I’ve always been the ‘people person’ in my jobs. I’m pretty sure that was one of the first things I put on my Microsoft Publisher created resume back at school.
(I was so proud of that thing, it was a three-fold flyer with a big photo of me and lots of colourful borders to cover up the fact probably I didn’t have too much to say at that stage!).
When you’re writing out your CV for the first time though, you get taught to list your ‘skills’. I think I naturally listed off the ‘people stuff’. I’d always say something about how great I was at communicating to a range of different audiences. (Having sat on interview panels since then, I’m surprised no one fell asleep reading my lines actually!).
I think what I was trying to get at is, I can talk to anyone. Whether we both like peanut butter or not (it’s growing on me). Whether we’re at the same ‘level’ in the job or not. Whether you speak English or not. I’ve never really thought of it as much different.
So, when my friend texted me last week basically thanking me for being there for her, for listening and for supporting her – naturally, I brushed it aside.
We humans are terrible at accepting compliments. Even when it is so genuine, loving and real. Even when we actually know it’s true. Our knee-jerk reaction is to brush it aside.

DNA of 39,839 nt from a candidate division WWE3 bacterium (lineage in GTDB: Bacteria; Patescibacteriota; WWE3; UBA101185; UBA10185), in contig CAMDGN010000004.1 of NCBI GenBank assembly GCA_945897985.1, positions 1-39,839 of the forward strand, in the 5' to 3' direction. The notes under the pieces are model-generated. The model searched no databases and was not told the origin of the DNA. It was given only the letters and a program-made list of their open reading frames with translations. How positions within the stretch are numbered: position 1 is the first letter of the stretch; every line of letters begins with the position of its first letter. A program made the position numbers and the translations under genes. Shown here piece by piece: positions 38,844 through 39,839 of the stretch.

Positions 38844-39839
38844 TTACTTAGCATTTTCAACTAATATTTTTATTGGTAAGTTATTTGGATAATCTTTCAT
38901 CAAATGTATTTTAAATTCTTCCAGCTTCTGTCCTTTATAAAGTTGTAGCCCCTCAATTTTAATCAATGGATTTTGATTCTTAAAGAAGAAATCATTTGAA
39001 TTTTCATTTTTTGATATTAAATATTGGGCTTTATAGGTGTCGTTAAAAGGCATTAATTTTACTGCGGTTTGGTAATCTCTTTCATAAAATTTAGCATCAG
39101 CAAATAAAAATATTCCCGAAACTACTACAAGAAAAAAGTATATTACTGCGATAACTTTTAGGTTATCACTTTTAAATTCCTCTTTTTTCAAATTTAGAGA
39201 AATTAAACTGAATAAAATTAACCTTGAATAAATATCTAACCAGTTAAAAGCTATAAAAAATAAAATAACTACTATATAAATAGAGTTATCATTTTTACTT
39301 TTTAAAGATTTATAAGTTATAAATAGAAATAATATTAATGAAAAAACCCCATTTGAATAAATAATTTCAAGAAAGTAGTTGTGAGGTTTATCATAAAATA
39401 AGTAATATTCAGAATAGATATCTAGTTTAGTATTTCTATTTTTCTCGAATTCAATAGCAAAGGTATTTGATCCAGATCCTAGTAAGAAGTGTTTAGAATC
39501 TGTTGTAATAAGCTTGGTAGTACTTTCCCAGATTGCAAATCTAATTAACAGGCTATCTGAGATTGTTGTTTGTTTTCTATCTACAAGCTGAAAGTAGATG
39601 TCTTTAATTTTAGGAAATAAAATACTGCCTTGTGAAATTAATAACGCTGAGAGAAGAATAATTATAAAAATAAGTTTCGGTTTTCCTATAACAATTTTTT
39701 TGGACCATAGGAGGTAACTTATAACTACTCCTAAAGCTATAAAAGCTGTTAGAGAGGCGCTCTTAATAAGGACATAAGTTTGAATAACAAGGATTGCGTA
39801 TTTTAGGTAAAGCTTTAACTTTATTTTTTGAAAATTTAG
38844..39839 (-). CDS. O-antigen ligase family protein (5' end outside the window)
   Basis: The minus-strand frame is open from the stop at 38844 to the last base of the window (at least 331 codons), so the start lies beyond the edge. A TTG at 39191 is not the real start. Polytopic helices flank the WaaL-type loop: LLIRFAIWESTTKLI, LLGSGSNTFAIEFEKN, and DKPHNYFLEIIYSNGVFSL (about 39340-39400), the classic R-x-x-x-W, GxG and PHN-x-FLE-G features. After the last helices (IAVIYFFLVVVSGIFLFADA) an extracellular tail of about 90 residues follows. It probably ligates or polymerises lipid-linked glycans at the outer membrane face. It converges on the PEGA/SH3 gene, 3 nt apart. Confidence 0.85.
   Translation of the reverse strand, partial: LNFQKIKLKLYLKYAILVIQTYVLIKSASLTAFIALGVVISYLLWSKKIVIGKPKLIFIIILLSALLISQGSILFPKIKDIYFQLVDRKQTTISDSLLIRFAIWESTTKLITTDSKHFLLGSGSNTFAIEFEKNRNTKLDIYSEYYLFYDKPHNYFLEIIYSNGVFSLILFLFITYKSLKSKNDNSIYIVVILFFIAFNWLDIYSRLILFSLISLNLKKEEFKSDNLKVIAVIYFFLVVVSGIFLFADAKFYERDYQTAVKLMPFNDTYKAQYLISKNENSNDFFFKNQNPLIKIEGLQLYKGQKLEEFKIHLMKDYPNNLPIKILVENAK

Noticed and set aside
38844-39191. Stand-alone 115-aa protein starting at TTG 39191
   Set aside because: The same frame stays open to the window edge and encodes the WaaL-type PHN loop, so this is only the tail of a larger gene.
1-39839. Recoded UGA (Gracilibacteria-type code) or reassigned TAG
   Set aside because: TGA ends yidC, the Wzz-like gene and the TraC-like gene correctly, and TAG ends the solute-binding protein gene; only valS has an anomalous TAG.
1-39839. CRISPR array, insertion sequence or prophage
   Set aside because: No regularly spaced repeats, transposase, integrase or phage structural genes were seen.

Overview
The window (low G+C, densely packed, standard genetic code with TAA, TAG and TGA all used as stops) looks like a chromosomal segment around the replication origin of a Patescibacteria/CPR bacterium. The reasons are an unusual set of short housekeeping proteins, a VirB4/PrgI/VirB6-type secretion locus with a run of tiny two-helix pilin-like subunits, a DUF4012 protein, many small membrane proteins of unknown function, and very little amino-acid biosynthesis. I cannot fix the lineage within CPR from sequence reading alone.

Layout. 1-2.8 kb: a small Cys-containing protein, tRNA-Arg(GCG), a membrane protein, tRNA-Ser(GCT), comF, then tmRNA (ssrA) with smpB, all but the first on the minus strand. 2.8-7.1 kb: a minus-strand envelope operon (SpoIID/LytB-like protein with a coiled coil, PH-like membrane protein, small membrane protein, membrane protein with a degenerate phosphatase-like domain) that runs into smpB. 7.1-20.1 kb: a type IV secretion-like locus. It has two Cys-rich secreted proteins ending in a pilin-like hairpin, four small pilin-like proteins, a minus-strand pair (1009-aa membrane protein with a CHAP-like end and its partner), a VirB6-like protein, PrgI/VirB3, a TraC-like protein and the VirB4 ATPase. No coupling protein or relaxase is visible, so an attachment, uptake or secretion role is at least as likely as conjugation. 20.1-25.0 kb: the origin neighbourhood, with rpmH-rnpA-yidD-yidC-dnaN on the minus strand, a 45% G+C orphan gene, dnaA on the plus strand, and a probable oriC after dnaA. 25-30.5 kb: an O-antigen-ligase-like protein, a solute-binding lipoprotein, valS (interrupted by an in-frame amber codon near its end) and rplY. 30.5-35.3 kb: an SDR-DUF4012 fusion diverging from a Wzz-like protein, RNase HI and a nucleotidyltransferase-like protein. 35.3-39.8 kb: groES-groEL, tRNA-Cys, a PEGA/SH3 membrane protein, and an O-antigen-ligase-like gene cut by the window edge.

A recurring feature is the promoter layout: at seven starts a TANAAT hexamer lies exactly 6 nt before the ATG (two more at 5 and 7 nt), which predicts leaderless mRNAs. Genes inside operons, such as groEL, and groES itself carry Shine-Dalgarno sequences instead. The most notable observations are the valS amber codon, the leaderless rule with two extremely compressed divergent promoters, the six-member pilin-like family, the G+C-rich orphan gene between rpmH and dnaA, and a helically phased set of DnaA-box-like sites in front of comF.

And yet, that very acknowledgement also gives us a sense of significance. Pride. Reinforces that we matter. That we’re loved. Maybe part of the brushing aside is because a part of us feels like how do they really know? They’re not inside my head.
But, you are. Inside your head that is. Which is why you compliments matter even more. To you.
I call it ‘acknowledging’. Acknowledging yourself for the progress you made, the tough decision you made, the way you were able to laugh and smile on a long day, the way you held yourself in conversation with your boss. There’s so many moments, some of them micro, that go unnoticed. Yet all of them matter. All of them are testament to you showing up for you. For you strengthening that muscle of believing in yourself. And as a result, the more you strengthen that belief the more you get to actually be yourself too.
Acknowledgements are a habit. Like most things in life. They may even feel a little corny when you first get started. That’s kinda the point, it’s unfamiliar because you haven’t practiced it before. The more you do it though, the more you get to focus on your results rather than your setbacks. Your progress rather than all the barriers.
I have no doubt you can think of the last time you made huge progress on something – at work or at home – and how great it felt. And how that energy and buoyancy of the ‘win’ propelled you even further ahead. That’s what acknowledgements can do too. It doesn’t really matter how you do them, where or when. Just start. And ask yourself the simple question: What can I acknowledge myself for today?
Spread the love and share this post with a friend today. Could be just what they need to hear to start acknowledging themselves today.